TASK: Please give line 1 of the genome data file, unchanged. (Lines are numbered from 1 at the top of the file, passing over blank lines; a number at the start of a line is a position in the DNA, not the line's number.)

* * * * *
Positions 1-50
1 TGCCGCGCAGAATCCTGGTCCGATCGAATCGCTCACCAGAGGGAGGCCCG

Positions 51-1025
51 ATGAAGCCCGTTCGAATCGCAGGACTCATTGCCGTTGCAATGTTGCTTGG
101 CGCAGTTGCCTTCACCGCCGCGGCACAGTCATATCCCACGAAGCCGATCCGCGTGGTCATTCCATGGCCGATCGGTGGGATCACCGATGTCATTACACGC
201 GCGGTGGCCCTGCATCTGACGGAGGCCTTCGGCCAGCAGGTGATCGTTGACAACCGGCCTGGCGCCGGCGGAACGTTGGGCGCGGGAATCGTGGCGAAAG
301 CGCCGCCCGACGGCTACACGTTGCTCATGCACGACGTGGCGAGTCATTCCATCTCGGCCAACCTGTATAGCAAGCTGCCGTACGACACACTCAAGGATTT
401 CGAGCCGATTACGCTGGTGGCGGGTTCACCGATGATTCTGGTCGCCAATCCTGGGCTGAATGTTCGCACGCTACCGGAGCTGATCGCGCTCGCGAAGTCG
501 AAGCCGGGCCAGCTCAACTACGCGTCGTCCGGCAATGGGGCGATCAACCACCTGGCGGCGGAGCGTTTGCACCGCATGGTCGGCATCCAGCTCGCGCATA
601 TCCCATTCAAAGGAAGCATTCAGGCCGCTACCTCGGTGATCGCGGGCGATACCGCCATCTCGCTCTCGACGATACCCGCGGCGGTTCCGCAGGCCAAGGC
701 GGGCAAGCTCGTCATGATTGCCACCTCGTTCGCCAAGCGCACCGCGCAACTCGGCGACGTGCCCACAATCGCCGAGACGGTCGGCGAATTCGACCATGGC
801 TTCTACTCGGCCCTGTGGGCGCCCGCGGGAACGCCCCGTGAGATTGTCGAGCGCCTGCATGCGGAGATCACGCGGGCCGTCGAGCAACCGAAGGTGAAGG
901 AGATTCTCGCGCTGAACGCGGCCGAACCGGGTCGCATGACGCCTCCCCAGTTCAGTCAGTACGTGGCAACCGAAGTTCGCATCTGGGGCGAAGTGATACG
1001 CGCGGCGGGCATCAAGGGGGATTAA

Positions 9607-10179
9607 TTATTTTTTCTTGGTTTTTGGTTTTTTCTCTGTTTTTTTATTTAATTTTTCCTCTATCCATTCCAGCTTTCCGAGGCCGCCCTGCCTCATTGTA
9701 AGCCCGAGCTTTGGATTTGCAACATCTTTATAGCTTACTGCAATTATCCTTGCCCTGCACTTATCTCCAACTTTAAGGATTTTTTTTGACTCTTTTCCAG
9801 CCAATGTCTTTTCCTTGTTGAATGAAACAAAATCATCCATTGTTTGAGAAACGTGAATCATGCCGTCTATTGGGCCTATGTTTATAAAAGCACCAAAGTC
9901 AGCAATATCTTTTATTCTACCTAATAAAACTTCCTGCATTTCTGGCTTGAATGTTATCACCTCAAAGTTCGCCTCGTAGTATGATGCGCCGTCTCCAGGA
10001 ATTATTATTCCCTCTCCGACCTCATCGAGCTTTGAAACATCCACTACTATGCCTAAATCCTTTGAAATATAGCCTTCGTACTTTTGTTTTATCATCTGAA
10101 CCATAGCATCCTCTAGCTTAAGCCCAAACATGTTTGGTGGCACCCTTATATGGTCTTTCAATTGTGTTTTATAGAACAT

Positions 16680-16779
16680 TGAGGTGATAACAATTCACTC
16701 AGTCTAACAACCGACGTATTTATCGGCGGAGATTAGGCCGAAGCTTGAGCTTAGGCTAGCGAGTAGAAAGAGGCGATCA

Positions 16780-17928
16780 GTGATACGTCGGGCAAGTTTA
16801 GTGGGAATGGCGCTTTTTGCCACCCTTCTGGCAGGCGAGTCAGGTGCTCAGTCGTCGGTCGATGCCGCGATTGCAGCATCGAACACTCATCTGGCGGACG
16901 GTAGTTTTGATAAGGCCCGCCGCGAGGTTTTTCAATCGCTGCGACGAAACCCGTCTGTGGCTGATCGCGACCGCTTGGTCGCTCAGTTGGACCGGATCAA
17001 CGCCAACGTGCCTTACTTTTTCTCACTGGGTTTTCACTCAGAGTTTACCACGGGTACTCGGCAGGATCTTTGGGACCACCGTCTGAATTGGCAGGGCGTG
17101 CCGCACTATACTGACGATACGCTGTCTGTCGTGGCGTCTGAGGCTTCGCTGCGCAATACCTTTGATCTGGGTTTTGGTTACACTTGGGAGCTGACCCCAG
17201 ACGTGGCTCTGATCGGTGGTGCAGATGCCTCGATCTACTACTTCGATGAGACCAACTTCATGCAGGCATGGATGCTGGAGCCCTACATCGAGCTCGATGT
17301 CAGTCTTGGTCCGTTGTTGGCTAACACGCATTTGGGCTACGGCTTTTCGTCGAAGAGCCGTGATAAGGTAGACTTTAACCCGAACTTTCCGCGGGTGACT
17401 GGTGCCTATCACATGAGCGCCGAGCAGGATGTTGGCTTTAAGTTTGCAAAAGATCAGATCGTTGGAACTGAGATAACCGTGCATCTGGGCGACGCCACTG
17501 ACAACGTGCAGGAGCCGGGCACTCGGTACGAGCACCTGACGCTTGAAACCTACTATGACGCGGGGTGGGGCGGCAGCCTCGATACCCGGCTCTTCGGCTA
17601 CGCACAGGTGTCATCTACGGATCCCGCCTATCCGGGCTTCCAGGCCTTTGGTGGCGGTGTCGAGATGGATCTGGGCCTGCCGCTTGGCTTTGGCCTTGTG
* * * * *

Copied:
Positions 1-50